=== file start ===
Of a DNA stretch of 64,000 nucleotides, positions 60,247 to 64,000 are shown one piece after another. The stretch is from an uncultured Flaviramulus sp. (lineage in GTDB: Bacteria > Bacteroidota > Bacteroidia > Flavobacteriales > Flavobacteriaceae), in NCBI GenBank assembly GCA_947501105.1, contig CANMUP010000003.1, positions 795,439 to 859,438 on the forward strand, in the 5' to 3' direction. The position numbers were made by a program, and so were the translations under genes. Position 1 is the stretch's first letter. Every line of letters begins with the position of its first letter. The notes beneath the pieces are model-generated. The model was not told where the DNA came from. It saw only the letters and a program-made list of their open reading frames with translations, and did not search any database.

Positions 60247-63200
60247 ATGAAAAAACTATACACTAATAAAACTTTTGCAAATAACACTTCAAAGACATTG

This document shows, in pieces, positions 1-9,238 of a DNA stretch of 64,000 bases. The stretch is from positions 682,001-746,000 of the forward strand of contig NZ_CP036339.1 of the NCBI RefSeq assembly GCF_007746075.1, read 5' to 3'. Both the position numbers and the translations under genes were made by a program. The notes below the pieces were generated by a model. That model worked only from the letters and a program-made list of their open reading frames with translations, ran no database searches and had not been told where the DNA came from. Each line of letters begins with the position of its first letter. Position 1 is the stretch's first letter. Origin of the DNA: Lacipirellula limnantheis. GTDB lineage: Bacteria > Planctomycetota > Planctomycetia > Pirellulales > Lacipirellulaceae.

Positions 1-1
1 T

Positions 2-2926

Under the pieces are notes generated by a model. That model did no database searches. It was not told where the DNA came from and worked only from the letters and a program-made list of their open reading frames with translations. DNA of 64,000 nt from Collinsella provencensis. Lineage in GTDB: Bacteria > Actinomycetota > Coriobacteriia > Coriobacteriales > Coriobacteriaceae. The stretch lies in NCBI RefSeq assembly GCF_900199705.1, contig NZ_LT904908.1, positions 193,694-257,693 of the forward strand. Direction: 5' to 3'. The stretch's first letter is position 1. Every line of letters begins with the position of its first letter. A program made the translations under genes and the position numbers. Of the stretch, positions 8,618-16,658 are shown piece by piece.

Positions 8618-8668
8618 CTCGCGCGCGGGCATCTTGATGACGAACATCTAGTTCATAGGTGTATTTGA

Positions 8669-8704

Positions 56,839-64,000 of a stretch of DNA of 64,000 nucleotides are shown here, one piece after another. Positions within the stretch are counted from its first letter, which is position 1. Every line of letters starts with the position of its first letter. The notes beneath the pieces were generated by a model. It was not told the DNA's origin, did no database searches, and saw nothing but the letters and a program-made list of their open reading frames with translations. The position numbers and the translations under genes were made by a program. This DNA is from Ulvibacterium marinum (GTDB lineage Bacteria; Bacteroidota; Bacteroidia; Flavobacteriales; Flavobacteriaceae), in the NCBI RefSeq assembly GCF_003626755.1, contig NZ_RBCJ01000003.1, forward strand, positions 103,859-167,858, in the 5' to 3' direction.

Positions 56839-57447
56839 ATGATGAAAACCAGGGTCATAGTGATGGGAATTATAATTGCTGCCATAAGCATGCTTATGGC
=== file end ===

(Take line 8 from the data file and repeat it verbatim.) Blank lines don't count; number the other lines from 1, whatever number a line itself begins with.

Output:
Under the pieces are notes generated by a model. That model did no database searches. It was not told where the DNA came from and worked only from the letters and a program-made list of their open reading frames with translations. DNA of 64,000 nt from Collinsella provencensis. Lineage in GTDB: Bacteria > Actinomycetota > Coriobacteriia > Coriobacteriales > Coriobacteriaceae. The stretch lies in NCBI RefSeq assembly GCF_900199705.1, contig NZ_LT904908.1, positions 193,694-257,693 of the forward strand. Direction: 5' to 3'. The stretch's first letter is position 1. Every line of letters begins with the position of its first letter. A program made the translations under genes and the position numbers. Of the stretch, positions 8,618-16,658 are shown piece by piece.